Thursday 11th June 2020 – Wrestling with God
Genesis 32: 22 – 32
The same night he got up and took his two wives, his two maids, and his eleven children, and crossed the ford of the Jabbok. He took them and sent them across the stream, and likewise everything that he had. Jacob was left alone; and a man wrestled with him until daybreak. When the man saw that he did not prevail against Jacob, he struck him on the hip socket; and Jacob’s hip was put out of joint as he wrestled with him. Then he said, ‘Let me go, for the day is breaking.’ But Jacob said, ‘I will not let you go, unless you bless me.’ So he said to him, ‘What is your name?’ And he said, ‘Jacob.’ Then the man said, ‘You shall no longer be called Jacob, but Israel, for you have striven with God and with humans, and have prevailed.’ Then Jacob asked him, ‘Please tell me your name.’ But he said, ‘Why is it that you ask my name?’ And there he blessed him. So Jacob called the place Peniel, saying, ‘For I have seen God face to face, and yet my life is preserved.’ The sun rose upon him as he passed Penuel, limping because of his hip. Therefore to this day the Israelites do not eat the thigh muscle that is on the hip socket, because he struck Jacob on the hip socket at the thigh muscle.
When I was a child, wrestling on TV on Sunday afternoon was a big deal. Strongmen with names like Giant Haystacks threw each other around a boxing ring and scored points by pinning down their opponent so they could not move.
When I first met theology as a teenager it seemed to contain some of the same elements: throwing ideas and doctrines around and wrestling with them in the “wee small hours of the morning” wanting to pin them down and emerge with understanding. Knowledge, as they say, is power so understanding gives us a foothold when thinking and speaking about God.
Jacob however had as little success as we do. His unnamed partner strives and struggles and does not give in. Jacob usually gets his own way by fair means or foul but now it seems he has met his match. This is not toying with a knotty problem but entering into the full horror and exertion of thinking ideas through, reading around and listening intently to other opinions and then acting on it.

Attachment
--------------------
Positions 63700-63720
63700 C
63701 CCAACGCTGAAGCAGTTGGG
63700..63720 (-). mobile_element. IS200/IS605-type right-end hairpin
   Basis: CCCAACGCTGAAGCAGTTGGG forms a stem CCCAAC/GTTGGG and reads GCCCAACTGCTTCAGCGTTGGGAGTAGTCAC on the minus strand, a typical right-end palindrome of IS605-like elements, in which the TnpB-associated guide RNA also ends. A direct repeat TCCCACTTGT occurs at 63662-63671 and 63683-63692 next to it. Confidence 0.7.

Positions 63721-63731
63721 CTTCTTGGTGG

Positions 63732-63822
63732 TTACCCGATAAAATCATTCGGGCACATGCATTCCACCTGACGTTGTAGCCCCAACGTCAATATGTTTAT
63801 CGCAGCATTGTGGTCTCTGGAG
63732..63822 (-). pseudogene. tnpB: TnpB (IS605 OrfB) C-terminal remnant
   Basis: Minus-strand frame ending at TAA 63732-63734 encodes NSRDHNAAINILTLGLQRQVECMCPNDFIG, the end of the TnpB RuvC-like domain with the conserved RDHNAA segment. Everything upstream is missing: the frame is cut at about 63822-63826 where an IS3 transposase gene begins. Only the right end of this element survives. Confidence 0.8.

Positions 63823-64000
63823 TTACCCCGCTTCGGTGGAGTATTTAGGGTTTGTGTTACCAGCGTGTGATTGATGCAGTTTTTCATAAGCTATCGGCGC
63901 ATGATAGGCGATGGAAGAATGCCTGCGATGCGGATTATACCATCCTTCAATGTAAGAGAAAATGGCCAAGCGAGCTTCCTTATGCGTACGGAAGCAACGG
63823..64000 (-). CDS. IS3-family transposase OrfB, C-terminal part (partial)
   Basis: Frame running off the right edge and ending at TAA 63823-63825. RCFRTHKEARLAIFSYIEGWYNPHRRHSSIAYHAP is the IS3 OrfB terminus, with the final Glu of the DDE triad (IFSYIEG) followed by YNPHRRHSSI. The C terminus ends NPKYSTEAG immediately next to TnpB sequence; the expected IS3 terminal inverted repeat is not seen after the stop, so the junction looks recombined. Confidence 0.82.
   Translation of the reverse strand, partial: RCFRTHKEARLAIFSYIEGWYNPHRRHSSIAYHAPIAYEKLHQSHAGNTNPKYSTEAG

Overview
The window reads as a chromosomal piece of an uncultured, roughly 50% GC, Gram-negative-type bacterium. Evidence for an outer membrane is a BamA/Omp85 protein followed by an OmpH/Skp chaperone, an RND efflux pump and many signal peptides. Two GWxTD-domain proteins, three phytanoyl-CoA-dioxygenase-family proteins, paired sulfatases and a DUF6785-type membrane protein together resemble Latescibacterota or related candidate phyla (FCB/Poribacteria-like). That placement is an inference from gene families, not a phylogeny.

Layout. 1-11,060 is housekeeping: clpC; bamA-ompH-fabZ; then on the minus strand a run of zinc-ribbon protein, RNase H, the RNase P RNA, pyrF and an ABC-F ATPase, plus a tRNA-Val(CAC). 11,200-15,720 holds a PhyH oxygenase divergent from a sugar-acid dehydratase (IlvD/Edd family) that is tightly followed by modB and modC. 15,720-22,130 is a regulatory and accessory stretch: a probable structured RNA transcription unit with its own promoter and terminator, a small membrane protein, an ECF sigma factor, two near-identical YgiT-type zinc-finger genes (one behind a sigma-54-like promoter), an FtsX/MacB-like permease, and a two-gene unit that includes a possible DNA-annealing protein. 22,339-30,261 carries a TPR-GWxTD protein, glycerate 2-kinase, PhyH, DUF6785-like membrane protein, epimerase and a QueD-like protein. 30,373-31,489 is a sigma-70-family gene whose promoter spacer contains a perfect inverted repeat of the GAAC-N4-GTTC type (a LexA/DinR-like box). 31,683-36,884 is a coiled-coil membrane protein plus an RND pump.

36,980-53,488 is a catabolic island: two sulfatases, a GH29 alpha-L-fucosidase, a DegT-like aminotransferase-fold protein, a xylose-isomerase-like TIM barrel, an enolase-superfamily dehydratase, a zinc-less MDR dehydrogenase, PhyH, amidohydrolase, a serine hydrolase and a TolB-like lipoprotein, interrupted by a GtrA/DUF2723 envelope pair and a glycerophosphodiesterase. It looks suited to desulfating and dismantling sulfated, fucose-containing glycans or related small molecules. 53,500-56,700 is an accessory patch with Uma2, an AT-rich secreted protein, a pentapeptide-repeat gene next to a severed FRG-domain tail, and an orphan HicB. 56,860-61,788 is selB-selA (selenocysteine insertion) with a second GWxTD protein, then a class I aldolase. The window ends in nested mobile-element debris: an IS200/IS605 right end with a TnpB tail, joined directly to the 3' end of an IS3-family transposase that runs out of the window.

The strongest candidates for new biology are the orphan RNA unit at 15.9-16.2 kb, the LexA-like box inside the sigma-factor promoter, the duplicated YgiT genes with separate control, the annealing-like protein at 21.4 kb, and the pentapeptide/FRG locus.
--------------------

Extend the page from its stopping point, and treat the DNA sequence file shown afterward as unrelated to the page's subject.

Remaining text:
We have some outstanding wrestlers in the URC. There are historians, linguists, ethicists, doctrinal specialists and all shades of talented and inspired theologians. But if they have one thing in common it is that they, like Jacob, come away from their encounter with text and faith radically changed. If we wrestle with the text and do not allow it to change us we might as well not bother. As we wrestle with the big questions we can recall that Jacob gains understanding and a new name but not on his own terms. The outcome as Brueggemann writes, “acknowledges the crippling victory and the magnificent defeat of that night”. In Phyllis Trible’s infamous words “as we leave the land of terror, we limp.”
God give us grace to wrestle with your Word and be open to the change it will make in our lives.
‘Jesus confirm my heart’s desire
to work and speak and think for thee
Still let me guard the holy fire
and still stir up thy gift in me’
Charles Wesley (1707-88)